Lee's grandparents left North Korea to go to South Korea. The government of North Korea sent Lee and her family to a labor camp. She was in jail for eight years. In 1997, a family member in America wrote a book. The book said Lee's father worked against North Korea, so Lee ran away to South Korea.
In 2009, Lee started the Hana Defector Women's Organization. The NGO helps North Korean women who live in South Korea. The women receive job training, childcare, help with education, and human rights training.
Lee became the head of the North Korean Traditional Food Institute in 2012. The institute tries to bring North and South Korea closer together. It gives vocational training to North Korean defectors. It also teaches about the food traditions of Pyongyang.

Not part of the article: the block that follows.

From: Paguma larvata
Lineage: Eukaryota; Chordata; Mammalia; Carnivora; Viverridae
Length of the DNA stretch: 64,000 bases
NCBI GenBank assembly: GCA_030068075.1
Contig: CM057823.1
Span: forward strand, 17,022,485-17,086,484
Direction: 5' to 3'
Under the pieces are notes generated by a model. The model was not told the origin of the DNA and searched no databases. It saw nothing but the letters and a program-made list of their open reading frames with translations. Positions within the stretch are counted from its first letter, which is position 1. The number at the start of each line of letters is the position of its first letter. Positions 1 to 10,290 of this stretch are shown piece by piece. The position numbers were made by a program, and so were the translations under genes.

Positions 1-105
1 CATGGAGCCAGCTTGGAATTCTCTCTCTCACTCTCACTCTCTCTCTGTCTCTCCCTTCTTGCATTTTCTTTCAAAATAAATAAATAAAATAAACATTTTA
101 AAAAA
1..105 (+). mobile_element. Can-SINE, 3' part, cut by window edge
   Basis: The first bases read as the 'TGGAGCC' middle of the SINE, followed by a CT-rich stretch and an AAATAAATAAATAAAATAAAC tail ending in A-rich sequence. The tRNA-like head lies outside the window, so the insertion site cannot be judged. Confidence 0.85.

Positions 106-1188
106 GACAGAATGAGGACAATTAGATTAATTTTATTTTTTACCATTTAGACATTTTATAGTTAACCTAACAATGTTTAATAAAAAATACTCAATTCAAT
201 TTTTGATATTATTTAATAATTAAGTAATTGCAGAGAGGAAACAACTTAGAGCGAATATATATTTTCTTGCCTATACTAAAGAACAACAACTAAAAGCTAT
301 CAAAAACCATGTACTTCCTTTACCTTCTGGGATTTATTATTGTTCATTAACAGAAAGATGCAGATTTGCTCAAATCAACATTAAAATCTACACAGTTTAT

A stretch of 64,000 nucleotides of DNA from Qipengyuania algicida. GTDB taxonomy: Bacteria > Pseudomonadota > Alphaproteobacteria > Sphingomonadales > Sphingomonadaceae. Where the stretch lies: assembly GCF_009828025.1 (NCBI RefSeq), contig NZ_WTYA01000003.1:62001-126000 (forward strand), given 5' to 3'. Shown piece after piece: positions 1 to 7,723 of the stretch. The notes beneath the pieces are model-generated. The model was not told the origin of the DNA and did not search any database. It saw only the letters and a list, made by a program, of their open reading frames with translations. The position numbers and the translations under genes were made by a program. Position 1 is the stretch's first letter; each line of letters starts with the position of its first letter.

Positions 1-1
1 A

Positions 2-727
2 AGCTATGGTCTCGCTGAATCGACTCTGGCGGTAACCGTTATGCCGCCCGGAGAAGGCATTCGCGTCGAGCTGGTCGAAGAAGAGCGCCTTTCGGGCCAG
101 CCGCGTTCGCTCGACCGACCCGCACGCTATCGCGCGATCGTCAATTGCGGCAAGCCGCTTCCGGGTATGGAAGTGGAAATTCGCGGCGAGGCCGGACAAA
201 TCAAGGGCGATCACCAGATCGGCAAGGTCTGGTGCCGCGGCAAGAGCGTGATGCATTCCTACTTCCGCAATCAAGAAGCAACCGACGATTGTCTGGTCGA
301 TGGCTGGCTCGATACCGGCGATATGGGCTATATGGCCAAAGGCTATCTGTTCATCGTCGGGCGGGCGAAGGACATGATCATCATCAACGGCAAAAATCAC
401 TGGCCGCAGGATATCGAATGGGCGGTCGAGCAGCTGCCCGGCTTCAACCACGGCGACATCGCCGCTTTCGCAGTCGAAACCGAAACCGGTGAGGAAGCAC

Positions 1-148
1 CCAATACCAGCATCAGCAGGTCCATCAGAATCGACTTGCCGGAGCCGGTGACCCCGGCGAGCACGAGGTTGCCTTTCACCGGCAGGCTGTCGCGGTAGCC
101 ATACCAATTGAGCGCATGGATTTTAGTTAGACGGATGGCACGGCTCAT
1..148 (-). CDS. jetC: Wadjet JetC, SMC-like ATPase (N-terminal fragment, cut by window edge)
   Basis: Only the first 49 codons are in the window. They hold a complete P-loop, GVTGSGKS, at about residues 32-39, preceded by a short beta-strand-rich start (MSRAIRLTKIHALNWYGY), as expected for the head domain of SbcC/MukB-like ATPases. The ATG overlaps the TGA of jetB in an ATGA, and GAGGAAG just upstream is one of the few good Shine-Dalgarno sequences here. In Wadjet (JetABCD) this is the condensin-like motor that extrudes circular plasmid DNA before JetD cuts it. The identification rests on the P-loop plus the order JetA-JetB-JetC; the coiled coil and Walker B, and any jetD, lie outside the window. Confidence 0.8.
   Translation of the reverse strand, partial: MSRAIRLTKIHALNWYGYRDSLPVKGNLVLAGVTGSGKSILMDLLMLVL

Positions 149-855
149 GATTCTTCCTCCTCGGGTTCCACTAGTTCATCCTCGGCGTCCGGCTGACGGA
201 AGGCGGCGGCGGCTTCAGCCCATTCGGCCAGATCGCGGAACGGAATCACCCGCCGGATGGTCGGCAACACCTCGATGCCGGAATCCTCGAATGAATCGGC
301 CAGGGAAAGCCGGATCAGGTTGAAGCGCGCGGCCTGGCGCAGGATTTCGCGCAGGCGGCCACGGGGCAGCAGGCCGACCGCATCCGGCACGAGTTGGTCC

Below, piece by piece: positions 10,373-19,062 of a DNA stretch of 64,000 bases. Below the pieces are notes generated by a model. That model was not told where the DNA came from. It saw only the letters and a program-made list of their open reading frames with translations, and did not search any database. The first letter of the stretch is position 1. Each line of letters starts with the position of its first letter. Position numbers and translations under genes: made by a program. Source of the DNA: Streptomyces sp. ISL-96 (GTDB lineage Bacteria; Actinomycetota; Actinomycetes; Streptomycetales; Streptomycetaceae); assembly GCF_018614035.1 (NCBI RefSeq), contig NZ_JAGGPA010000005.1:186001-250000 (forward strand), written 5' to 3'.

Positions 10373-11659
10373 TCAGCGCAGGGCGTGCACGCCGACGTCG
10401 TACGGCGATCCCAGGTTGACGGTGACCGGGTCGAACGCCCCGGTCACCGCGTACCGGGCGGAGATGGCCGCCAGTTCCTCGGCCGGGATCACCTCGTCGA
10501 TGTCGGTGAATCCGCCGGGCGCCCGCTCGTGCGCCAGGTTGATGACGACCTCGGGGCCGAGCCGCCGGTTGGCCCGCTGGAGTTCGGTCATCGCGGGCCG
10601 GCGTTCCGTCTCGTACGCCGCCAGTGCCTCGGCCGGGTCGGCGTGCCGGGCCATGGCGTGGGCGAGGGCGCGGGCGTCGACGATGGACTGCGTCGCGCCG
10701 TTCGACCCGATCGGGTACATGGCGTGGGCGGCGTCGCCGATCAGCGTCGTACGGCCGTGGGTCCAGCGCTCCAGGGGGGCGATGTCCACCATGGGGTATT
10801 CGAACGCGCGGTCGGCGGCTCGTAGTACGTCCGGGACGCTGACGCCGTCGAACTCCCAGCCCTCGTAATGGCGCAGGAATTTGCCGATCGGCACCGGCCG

- "2010 International Women of Courage Award".
- "Lee Ae-ran Helps North Koreans Build a Brighter Future | IIP Digital". iipdigital.ait.org.tw. Retrieved 2014-10-05.
- "In the News – North Korean defectors emerge from periphery | MOU OneKorea". mouonekorea.wordpress.com. Retrieved 2014-10-05.
- "Episcopal News Service – DIOCESAN DIGEST". archive.episcopalchurch.org. Archived from the original on 2014-10-06. Retrieved 2014-10-05.
- Gelezeau, Valerie; Ceuster, Koen De; Delissen, Alain (2013). De-Bordering Korea: Tangible and Intangible Legacies of the Sunshine Policy. Taylor & Francis. p. 100. ISBN 978-1-136-19253-1. Retrieved 2014-10-05.
- "Dr. Lee Ae-ran, Republic of Korea". state.gov. Retrieved 2014-10-05.
|Wikimedia Commons has media related to Lee Ae-ran.|